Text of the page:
“I was thinking, How can I socially engineer a program so that all kids have a little different look outside their bubble?” he recalled. That question inspired the 2000 creation of Kids on the Ball, which brings hundreds of children from the King Street Center to Agna’s clinics each year. Agna said he’s seen tennis lend calm and a sense of order to everyone from refugees to individuals suffering from anxiety.
Watching television one Sunday morning last winter, Agna saw Wynton Marsalis playing music in Havana. An idea hit him, he recalled: Why not check out the tennis scene in Cuba? So Agna hooked up with Burlington’s Cuban American Friendship Society and traveled to that country’s National Tennis Center.
“It was the most beat-up place I’d ever seen; the cores coming out of the ball, the nets all jerry-rigged on chairs,” remembered Agna. “But the play was tremendous. I’d never seen anything like that.”
He began to play with the kids, sweating so badly that his ears were dripping. Still, he was grinning from ear to ear, Agna said. “Everyone was so enthusiastic!”
The experience showed Agna that “Cubans love sports and really value what sports do for a person,” he said. One of the country’s greatest living athletes reinforced that lesson: “Alberto Juantorena, who won double gold [in track] at the 1976 Olympics, says that we are going to make tennis work for Cuba,” Agna said. “He says things like, ‘Out of 100 kids, one will become a champion; the rest will become better citizens.’ We have to buy into this, because the kids lack a safety net — but they do have a good attitude.”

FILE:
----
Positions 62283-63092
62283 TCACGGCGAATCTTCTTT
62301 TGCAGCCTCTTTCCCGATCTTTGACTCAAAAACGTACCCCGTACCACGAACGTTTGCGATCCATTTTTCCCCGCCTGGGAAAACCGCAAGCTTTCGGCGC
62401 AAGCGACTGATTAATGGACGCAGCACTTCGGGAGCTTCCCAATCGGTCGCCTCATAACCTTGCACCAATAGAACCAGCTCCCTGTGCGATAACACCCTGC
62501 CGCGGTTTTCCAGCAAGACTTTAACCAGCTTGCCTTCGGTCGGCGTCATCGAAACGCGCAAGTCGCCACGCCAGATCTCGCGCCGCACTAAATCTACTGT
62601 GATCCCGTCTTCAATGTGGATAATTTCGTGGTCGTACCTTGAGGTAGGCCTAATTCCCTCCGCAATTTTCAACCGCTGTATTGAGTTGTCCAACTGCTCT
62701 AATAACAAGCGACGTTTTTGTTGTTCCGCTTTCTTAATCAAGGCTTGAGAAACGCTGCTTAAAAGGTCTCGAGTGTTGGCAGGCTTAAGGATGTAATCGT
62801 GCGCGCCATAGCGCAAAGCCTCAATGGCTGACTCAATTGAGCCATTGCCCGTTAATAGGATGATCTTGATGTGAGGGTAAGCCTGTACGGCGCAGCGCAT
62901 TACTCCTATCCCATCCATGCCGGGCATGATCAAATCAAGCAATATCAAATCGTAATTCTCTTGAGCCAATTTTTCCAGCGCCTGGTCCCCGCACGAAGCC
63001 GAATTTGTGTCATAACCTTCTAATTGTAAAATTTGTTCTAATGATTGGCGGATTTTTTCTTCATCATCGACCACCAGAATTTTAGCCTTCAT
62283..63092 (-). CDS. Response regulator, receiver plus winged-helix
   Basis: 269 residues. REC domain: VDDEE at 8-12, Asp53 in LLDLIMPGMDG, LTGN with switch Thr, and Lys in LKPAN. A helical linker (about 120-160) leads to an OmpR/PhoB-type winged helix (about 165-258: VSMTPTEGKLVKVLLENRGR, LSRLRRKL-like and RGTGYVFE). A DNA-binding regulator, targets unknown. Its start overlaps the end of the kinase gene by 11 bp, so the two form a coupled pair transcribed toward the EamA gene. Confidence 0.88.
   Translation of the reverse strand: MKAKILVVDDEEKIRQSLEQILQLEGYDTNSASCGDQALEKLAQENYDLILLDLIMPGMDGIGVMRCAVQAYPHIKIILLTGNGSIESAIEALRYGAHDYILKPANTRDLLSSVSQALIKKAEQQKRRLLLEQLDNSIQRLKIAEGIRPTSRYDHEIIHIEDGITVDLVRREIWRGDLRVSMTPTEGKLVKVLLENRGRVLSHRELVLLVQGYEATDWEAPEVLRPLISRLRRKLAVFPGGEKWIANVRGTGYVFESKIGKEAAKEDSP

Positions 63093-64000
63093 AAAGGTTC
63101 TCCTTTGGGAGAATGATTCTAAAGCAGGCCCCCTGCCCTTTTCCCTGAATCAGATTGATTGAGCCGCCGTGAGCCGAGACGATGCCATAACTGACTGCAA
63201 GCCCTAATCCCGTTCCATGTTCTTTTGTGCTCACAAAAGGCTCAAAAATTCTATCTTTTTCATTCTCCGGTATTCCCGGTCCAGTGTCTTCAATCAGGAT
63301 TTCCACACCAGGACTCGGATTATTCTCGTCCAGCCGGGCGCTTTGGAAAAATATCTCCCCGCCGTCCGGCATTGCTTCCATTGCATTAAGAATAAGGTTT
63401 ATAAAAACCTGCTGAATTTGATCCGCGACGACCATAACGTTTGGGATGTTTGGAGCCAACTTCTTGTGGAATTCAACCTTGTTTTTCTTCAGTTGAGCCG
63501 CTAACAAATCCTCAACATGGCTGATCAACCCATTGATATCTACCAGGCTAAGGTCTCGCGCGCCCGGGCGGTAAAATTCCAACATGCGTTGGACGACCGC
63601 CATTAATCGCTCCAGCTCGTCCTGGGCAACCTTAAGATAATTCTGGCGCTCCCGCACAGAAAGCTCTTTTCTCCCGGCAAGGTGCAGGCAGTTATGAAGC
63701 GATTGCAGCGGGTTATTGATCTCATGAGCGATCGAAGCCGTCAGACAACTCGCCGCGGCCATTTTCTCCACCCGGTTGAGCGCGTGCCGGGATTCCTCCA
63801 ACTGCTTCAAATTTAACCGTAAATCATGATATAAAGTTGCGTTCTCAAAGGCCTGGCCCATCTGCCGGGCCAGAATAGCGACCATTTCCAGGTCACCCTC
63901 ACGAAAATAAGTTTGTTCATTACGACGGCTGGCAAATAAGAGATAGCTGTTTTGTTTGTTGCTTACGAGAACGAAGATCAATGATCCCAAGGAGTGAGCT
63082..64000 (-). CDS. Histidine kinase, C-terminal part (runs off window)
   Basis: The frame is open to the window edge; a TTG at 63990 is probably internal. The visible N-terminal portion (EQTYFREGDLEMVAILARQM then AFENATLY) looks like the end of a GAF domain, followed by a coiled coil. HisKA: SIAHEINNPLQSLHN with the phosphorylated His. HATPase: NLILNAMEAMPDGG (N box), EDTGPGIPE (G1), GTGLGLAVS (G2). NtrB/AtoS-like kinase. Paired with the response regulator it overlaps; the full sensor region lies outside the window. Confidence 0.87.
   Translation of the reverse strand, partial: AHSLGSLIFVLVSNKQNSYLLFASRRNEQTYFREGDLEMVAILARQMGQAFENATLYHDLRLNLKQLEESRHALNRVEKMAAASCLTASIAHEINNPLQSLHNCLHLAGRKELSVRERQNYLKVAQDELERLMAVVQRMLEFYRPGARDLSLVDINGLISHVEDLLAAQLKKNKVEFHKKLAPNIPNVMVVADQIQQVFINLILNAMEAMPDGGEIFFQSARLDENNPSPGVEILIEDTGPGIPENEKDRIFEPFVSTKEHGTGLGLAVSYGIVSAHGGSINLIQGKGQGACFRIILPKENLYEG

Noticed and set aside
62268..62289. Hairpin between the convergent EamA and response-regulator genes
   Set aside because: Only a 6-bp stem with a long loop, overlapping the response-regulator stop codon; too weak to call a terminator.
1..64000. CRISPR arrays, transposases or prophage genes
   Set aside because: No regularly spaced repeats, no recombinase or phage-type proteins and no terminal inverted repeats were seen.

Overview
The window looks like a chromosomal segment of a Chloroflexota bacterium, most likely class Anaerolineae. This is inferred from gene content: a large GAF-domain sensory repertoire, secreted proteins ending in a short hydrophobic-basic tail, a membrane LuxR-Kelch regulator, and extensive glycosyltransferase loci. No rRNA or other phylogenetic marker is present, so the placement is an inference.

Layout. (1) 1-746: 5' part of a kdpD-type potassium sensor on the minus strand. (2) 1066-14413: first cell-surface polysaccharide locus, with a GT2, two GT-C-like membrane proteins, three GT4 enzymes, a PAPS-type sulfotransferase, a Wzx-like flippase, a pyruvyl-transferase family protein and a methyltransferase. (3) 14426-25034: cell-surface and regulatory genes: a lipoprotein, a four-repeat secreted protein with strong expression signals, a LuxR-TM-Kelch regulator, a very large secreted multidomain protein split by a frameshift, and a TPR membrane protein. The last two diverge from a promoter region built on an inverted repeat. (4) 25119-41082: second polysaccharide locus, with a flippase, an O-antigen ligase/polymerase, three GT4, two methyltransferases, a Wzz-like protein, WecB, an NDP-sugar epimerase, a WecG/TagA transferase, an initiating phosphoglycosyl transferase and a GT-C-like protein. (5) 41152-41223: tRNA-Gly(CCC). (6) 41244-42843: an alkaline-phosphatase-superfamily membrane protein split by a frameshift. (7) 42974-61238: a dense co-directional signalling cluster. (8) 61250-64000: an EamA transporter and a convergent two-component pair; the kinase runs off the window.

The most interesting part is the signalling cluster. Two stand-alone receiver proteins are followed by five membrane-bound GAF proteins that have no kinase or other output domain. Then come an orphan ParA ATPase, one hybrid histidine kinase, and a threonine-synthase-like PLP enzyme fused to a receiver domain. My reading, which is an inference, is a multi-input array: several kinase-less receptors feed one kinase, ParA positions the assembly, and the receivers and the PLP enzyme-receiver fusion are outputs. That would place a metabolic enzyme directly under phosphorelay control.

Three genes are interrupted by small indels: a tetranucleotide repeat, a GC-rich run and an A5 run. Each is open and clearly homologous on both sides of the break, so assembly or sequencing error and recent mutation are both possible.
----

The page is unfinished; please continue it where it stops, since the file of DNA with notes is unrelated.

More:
With those sentiments in mind, Agna founded the cross-cultural youth tennis exchange program Kids on the Ball Cuba shortly after his first Cuban experience. It has since brought nearly 80 Vermonters to work alongside Agna.
Tennis isn’t as big as it used to be in the Green Mountain State — its boom happened in the ’70s. But Agna said he’s been profoundly impressed as he’s watched adult players interacting with Cuban kids and Vermont companies stepping up to the court. “This happens in Burlington because people want to do the right thing,” he said. “They want opportunities for people. They want fairness. They want all the things I try to help these kids with.”
Agna has raised some $700,000 to resurface the existing courts and tennis grounds at the National Tennis Center over the past six months; he’s now fundraising for equipment. And he aims to work with large American companies to support his vision.
Agna cited his marriage, his love of reading and music, and his dedication to the “simple sport” as factors that give his life balance. And even after two hip replacements, in 2002 and 2005, he still plays daily at 7 a.m. before his coaching day begins.
“Tennis gives me a sense of control, but also a sense of peace,” said Agna. “It helps me see rhyme and reason in a world where, sometimes, things are crazy.”
Sarah Tuff Dunn, Seven Days
June 1, 2016